Saturday 23rd April 2016
John Mann, a member of the All-Party Parliamentary Group on Malaria and Neglected Tropical Diseases and Labour MP for Bassetlaw
Since the establishment in 2000 of the Millennium Development Goals, great strides have been made in combating poverty and disease around the world. However, without a clear commitment to maintain this level of progress, we could easily slip back and allow diseases such as malaria and hepatitis to reverse our successes in combating them.
The UK is right at the forefront of the fight against malaria and hepatitis, and the work carried out by the Department for International Development – alongside major drug companies, such as GSK, and organisations on the ground – is making a real difference. The malaria parasite is still killing an estimated 660,000 people a year, the majority, of which, are, sadly, children less than five years of age, born in sub-Saharan Africa. The advances made through the widespread use of chemically treated nets to sleep in, and the development of early diagnostic tests and vaccines, has saved hundreds of thousands of lives.
Yet the malaria parasite is adapting and changing and so we cannot afford to rest on our laurels. The specially treated nets that have played such a visible role in fighting the disease only have a three year life span – they are not a one stop fix. As a member of the All-Party Parliamentary Group on Malaria and Neglected Tropical Diseases, I visited Tanzania with other members of the group and saw, at first hand, the work being carried out there to develop new vaccines.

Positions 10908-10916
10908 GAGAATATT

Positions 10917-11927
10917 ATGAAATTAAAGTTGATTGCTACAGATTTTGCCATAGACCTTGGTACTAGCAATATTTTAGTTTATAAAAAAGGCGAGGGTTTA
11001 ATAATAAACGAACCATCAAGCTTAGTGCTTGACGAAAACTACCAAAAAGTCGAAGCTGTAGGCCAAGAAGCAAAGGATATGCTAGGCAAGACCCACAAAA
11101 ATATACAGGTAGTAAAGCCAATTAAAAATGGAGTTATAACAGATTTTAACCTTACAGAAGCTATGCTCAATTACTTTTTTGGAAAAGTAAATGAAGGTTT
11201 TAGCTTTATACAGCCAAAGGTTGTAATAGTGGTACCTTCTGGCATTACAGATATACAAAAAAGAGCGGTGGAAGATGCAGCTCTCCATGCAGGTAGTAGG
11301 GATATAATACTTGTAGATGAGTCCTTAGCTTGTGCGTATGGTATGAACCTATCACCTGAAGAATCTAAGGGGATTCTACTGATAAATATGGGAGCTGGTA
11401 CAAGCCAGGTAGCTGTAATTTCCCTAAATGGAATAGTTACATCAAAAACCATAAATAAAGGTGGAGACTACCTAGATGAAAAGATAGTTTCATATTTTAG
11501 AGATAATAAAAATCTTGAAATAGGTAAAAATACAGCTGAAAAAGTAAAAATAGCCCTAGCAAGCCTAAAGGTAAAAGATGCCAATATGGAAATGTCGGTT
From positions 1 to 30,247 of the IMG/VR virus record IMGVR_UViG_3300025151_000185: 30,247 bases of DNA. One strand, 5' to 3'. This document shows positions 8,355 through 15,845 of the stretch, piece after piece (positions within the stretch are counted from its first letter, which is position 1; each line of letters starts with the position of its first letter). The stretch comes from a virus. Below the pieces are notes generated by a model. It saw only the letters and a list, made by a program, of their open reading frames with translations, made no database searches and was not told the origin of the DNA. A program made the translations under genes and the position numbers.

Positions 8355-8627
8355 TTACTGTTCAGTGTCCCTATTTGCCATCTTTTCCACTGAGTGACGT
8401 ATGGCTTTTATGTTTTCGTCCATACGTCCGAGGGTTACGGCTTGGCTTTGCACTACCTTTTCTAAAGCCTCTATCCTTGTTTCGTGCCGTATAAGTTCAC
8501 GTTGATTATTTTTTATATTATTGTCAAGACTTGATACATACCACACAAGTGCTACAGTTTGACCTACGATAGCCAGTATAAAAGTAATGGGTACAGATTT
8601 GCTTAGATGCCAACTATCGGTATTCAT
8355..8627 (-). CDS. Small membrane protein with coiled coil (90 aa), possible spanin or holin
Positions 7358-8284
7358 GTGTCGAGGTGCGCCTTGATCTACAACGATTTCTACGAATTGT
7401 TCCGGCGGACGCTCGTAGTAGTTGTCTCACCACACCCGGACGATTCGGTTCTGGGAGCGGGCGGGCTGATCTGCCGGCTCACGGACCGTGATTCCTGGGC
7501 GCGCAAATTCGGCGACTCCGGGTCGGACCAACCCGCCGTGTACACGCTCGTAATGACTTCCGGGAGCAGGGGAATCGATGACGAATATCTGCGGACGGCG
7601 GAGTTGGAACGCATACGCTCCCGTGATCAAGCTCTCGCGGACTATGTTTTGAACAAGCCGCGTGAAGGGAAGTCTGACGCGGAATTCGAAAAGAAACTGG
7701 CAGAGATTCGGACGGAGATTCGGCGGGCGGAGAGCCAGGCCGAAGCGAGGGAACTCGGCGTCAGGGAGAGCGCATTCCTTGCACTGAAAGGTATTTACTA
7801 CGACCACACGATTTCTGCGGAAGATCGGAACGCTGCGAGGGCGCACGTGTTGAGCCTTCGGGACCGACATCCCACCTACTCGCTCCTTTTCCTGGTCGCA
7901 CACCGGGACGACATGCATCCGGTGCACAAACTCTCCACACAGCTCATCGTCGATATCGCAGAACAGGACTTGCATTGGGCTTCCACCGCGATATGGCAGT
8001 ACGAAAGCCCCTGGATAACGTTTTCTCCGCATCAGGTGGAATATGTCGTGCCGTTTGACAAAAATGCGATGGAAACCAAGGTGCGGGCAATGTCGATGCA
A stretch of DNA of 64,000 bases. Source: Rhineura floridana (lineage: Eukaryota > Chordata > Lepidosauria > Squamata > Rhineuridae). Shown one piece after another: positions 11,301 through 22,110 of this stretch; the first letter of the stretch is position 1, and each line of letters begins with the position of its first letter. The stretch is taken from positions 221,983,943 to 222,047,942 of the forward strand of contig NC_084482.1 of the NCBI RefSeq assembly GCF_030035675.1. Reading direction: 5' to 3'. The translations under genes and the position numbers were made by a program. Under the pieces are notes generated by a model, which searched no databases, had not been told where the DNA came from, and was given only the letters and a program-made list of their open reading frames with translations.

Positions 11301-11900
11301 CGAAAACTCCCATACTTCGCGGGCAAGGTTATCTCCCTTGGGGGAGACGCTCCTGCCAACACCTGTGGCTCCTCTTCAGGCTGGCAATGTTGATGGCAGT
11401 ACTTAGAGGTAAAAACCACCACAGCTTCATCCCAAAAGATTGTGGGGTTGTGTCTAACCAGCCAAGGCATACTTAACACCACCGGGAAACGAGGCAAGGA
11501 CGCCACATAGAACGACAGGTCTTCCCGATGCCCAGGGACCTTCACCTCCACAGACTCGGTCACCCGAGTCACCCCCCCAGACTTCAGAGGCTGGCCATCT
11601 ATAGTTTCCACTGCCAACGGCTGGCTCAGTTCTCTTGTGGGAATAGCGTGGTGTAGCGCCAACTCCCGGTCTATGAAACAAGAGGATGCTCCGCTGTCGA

Funding from the British Government has increased substantially over the past 15 years – from £100 million in 2000 to £500 million in 2014. It has also been supporting companies in the production of a new generation of anti-malarial drugs called Artemisinin Combination Therapies, or ACTs for short. It has also recently announced the establishment of the Ross Fund, which is a new initiative to combat malaria and is named after the first ever British Nobel Laureate. The Government has pledged £1 billion to the fund to continue the fight against malaria.
Whilst the fight against malaria is one that grabs the headlines, when it comes to the fight against hepatitis in its various forms, the picture is more complicated. The ways in which we combat the most prevalent form of the disease also requires a slightly less high tech approach to malaria. Very simply, one of the most successful ways to combat Hepatitis A is proper plumbing and sanitation. Hepatitis A is caught when a person consumes contaminated food or water, something which proper plumbing, sewage and sanitation practices would all but eradicate.
There is, of course, a vaccine for Hepatitis A which many British nationals have before travelling to countries where the disease is common, but, sadly, for Hepatitis B and C, there is no cure, only medication to offset the effects of the disease.
In developing nations, 90 per cent of children have been infected with Hepatitis A, a figure that is just simply too high – in the 21st century, we should not be exposing millions of children to drinking water that is not clean.
Malaria and hepatitis not only kill hundreds of thousands of people but they also have a detrimental impact on the economic output in countries where the diseases are rife. Reducing cases and deaths from malaria by 90 per cent would create an extra $4.1 trillion in new, economic output. That is not only good news for those individual countries but also good news for the UK, as it creates millions more potential consumers for our goods and more potential trade partners.
It makes sense from not only a moral standpoint but also an economic one to maintain the fight against the diseases. Huge strides have been made in the past twenty years, and it is vital that now we are finally winning the war against the diseases, we maintain our current efforts and eventually rid the world of these cruel, debilitating illnesses.